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iOS UI elements in HTML - part 1

The "detail" button on list views

In this entries series I will show how to make UI elements that look like iOS ones. This includes buttons, tabs and toolbars. This approach is entirely based on HTML and CSS and calls for no image. The point is for these elements to be more lightweight and to display nicely on high density screens which otherwise require multiple images and multiple CSS rules.

The goal

The first one is the small blue circle showing when there is more than one action on a list - it usually goes to the "details" view of the element. There is also the small arrow indicating that a list item leads to another panel. Here they are :

You can see them both in context below:

We have three distinct elements here: The outer white circle, the blue circle and the white arrow in the middle. Hence, we're going to use three distinctive DIVs to render this element:

<div class="detailIcon1"><div class="detailIcon2"><div class="detailIcon3"></div></div></div>

Method

The first div will display the outer circle:
It is made of a simple border and a box shadow and rounded corners.
div.detailIcon1 { border-radius: 50px; -moz-border-radius: 50px; -webkit-border-radius: 50px; overflow: hidden; width: 23px; height: 23px; -webkit-box-shadow: 0px 1px 4px #666; -moz-box-shadow: 0px 1px 4px #666; box-shadow: 0px 1px 4px #666; position: relative; background-color: white; }
The second one the blue circle:
That one is also made of rounded corners and a gradient background. Note the background has several steps.
div.detailIcon2 { border-radius: 50px; -moz-border-radius: 50px; -webkit-border-radius: 50px; background-color: #2670D8; overflow: hidden; width: 19px; height: 19px; position: absolute; left: 2px; top: 2px; background: -webkit-gradient(linear, left bottom, left top, from(#2670D8), to(#75A4E6), color-stop(0.55, #2670D9), color-stop(0.6, #4D8ADF)); background: -moz-linear-gradient(bottom, #2670D8, #2670D9 50%, #4D8ADF 50%, #75A4E6); background: -webkit-linear-gradient(bottom, #2670D8, #2670D9 50%, #4D8ADF 50%, #75A4E6); background: -ms-linear-gradient(bottom, #2670D8, #2670D9 50%, #4D8ADF 50%, #75A4E6); background: linear-gradient(bottom, #2670D8, #2670D9 50%, #4D8ADF 50%, #75A4E6); }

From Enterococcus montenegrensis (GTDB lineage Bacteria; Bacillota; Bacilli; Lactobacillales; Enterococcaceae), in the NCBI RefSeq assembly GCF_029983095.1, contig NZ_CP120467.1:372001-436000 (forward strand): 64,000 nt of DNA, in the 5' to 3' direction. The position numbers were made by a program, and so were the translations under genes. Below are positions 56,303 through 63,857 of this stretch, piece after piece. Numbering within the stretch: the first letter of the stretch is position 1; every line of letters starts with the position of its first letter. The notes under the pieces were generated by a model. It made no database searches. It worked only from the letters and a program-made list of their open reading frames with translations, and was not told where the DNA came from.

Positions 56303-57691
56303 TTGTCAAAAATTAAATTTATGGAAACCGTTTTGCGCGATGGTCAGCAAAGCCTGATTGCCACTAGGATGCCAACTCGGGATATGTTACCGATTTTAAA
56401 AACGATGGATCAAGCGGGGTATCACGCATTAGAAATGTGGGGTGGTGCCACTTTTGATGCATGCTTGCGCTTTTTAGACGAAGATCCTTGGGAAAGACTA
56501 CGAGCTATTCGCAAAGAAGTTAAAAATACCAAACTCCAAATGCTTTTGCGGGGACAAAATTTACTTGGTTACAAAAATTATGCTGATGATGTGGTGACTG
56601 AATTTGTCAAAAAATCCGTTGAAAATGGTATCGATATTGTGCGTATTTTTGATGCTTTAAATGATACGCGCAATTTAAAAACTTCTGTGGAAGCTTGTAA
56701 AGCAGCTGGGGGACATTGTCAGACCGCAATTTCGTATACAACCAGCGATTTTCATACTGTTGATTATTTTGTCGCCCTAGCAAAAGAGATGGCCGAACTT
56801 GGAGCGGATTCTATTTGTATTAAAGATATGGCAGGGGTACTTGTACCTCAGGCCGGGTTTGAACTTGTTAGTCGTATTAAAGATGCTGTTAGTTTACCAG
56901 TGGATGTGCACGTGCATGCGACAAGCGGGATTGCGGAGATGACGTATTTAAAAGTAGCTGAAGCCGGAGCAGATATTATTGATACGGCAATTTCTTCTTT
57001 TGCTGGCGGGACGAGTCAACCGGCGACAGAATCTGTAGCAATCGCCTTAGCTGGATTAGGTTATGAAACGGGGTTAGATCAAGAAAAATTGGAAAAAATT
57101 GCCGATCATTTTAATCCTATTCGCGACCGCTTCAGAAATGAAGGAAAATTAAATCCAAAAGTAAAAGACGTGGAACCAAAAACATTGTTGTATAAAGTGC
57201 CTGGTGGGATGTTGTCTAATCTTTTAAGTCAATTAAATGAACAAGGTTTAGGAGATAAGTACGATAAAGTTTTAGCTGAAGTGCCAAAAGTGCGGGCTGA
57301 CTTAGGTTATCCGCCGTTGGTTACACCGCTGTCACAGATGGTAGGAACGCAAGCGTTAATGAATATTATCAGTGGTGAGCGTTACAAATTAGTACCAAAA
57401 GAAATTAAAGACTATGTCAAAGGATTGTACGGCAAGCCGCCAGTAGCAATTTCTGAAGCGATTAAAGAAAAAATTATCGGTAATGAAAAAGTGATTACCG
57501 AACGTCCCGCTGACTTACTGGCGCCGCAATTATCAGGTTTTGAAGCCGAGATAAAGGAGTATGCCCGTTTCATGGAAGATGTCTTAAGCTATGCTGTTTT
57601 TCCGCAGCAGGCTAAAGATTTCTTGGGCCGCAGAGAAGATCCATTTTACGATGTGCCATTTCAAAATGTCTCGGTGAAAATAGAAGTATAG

At last, the third one will show the arrow. It's just the border corner of a div clipped and rotated.

div.detailIcon3 { -webkit-transform: rotate(45deg); -webkit-transform-origin: 50% 50%; -moz-transform: rotate(45deg); -moz-transform-origin: 50% 50%; transform: rotate(45deg); transform-origin: 50% 50%; border-right: 3px solid white; border-top: 3px solid white; overflow: hidden; width: 6px; height: 6px; position: absolute; top: 5px; left: 4px; }

The results

Here is how it looks in your browser:
and the image of a screenshot (so, the real one):

I don't know for you, but that's close enough for me.

This method works on IE9 and 10, Firefox, Safari, Chrome, iOS, Android and Opera. And that's actually all I need. Note that on older Internet Explorers, it degrades somewhat nicely and doesn't look horrible, just odd.

The complete code

<style type="text/css"> div.detailIcon1 { border-radius: 50px; -moz-border-radius: 50px; -webkit-border-radius: 50px; overflow: hidden; width: 23px; height: 23px; -webkit-box-shadow: 0px 1px 4px #666; -moz-box-shadow: 0px 1px 4px #666; box-shadow: 0px 1px 4px #666; position: relative; background-color: white; } div.detailIcon2 { border-radius: 50px; -moz-border-radius: 50px; -webkit-border-radius: 50px; background-color: #2670D8; overflow: hidden; width: 19px; height: 19px; position: absolute; left: 2px; top: 2px; background: -webkit-gradient(linear, left bottom, left top, from(#2670D8), to(#75A4E6), color-stop(0.55, #2670D9), color-stop(0.6, #4D8ADF)); background: -moz-linear-gradient(bottom, #2670D8, #2670D9 50%, #4D8ADF 50%, #75A4E6); background: -webkit-linear-gradient(bottom, #2670D8, #2670D9 50%, #4D8ADF 50%, #75A4E6); background: -ms-linear-gradient(bottom, #2670D8, #2670D9 50%, #4D8ADF 50%, #75A4E6); background: linear-gradient(bottom, #2670D8, #2670D9 50%, #4D8ADF 50%, #75A4E6); } div.detailIcon3 { -webkit-transform: rotate(45deg); -webkit-transform-origin: 50% 50%; -moz-transform: rotate(45deg); -moz-transform-origin: 50% 50%; transform: rotate(45deg); transform-origin: 50% 50%; border-right: 3px solid white; border-top: 3px solid white; overflow: hidden; width: 6px; height: 6px; position: absolute; top: 5px; left: 4px; } </style> <div class="detailIcon1"><div class="detailIcon2"><div class="detailIcon3"></div></div></div>

Bonus

In bonus for this article, another element free of charge! I'm talking about the tiny arrow you can see below:
By now, if you've read the elements above, you know how to do it. Take a DIV, put a top and right border, rotate it. Easy queasy.
Here is how it looks in your browser:
Here is the code:
<div class="moreIcon"></div> div.moreIcon { -webkit-transform: rotate(45deg); -webkit-transform-origin: 50% 50%; -moz-transform: rotate(45deg); -moz-transform-origin: 50% 50%; -ms-transform: rotate(45deg); -ms-transform-origin: 50% 50%; transform: rotate(45deg); transform-origin: 50% 50%; border-right: 3px solid gray; border-top: 3px solid gray; overflow: hidden; width: 6px; height: 6px; position: relative; left: -5px; margin: 0 0 0 auto; }